Long Now researchers Danny Hillis, Ryan Phelan, and I left the Davos conference a day early to get more time in Jordan. The morning of Feb. 2 we left Amman in a van with a driver and a smart black-leather-jacketed guide (Ridhi), headed south toward Petra.
First stop was an old church in Madaba with a stunning wall-to-wall floor mosaic map of the Holy Land preserved from the 5th Century AD by being overlaid by later floors. It demonstrated that maps are a universal language. You didn’t have to read the Greek to recognize the Dead Sea, the Jordan River, Jericho, Jerusalem, etc—represented not only positionally but in cartoon form (palm trees for Jericho).
Thence to nearby Mount Nebo, where Moses supposedly saw the promised land across the Jordan valley, and died. More ancient church floor mosaics, too grandly symbolic to decode.
And on to an unpromising-looking crusader castle at Kerak. It turned out to have levels within levels of spacious undergound passageways, vast and potent. Danny explained why it met his dream ideas of a castle, whereas European castles always disappoint him (too small, for one thing). Stone archways, narrow stone stairways, dramatic pools of light from high overhead openings to the sky—this is a mythic vocabulary.
A couple hours blasting across the bleak desert plateau of Jordon, and so to bed at the excellent Movenpick Hotel right at the entrance to Petra. (Mentioned here as recommendation to other travelers. We also recommend the Guiding Star agency in Amman, who did as well for us as they did for Doug and Tomi a few weeks before.)
We explored Petra for two days, entranced. As high as the reputation of Petra is, the reality surpasses it. The great postcard images of the Treasury, the Monastery, the water channels in the Siq (approach canyon) do not convey the main events of the experience, which are: the sequence of arrival, the overpowering geology (endless towering convoluted rocks), the enormous scale (hundreds of monumental-geological tombs going on for nmiles), and how manifestly yet to be discovered most of the city is.
Design ideas for the desert Clock spoke from every vista and detail.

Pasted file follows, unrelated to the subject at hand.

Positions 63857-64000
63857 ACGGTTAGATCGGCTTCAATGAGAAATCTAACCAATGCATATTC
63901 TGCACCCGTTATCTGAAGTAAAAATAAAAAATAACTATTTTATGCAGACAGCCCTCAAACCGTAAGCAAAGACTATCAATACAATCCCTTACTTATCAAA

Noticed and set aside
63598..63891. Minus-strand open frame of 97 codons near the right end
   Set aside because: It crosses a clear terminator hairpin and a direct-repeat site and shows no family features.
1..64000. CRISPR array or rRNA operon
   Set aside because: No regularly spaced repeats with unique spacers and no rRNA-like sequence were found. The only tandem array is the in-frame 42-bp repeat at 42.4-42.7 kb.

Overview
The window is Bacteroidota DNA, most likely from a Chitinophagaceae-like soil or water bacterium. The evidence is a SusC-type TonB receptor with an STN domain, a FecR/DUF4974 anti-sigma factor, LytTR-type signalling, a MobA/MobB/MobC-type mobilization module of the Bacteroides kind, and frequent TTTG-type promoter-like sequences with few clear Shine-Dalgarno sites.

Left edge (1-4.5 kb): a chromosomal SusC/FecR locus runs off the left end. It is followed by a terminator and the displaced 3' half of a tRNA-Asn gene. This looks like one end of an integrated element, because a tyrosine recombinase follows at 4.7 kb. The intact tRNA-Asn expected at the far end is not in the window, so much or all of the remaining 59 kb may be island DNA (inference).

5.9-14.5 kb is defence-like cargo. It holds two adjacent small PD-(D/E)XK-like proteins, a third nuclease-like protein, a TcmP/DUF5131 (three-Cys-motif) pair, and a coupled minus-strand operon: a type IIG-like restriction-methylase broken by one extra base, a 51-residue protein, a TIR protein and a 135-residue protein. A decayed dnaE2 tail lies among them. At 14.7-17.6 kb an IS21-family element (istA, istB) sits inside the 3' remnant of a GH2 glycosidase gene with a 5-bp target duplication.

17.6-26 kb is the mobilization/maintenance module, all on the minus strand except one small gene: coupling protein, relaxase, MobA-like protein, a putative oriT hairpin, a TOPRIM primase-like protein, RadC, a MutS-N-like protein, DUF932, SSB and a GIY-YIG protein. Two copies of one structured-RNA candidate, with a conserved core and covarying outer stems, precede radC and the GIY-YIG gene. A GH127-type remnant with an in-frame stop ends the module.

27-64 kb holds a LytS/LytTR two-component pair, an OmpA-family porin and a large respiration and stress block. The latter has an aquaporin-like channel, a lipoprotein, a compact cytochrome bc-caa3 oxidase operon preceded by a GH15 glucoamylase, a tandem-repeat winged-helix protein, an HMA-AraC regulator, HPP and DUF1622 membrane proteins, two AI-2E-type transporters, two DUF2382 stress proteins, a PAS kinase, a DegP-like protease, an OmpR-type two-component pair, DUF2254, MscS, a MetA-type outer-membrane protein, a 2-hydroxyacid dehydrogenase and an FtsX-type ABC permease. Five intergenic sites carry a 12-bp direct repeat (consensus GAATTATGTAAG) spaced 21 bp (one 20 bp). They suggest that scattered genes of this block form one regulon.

The approach takes almost an hour on foot. Before you enter the Siq, a few scattered rock tombs introduce the terms of monumental Nabatean discourse—huge cubical forms cut out of vivid sandstone, cliff faces sculpted smooth and vertical with spare bas relief motifs of five ascending steps and Greek-column forms, and abyssal black tomb openings.
Thus prepped and taut with anticipation, you enter the Siq—as narrow, high, extravagant, and nervous-making as the slot canyons of the American southwest. You enter from its top, so the walk is gently downhill—easy, inviting. It it both a wild canyon and profoundly civilized. On each side of the narrow flood-sculpted passageway (sometimes 15 feet wide, 200 feet deep) is a waist-high ancient water channel, carved swervingly along the cliff curves. One was for agriculture, the other for people and animals.
It is conspicuously brilliant hydrology.
There begin to be architectural elements—carved niches almost worn away, bench forms, a watering trough for animals, and—recently discovered—the feet and legs of a realistically sculpted man leading two camels down the Siq, just larger than life size.
You keep anticipating the famous first glimpse of the Treasury framed at the end of the Siq. When it comes, your camera leaps into your hand. Okay! Consummation! Then the surprises begin.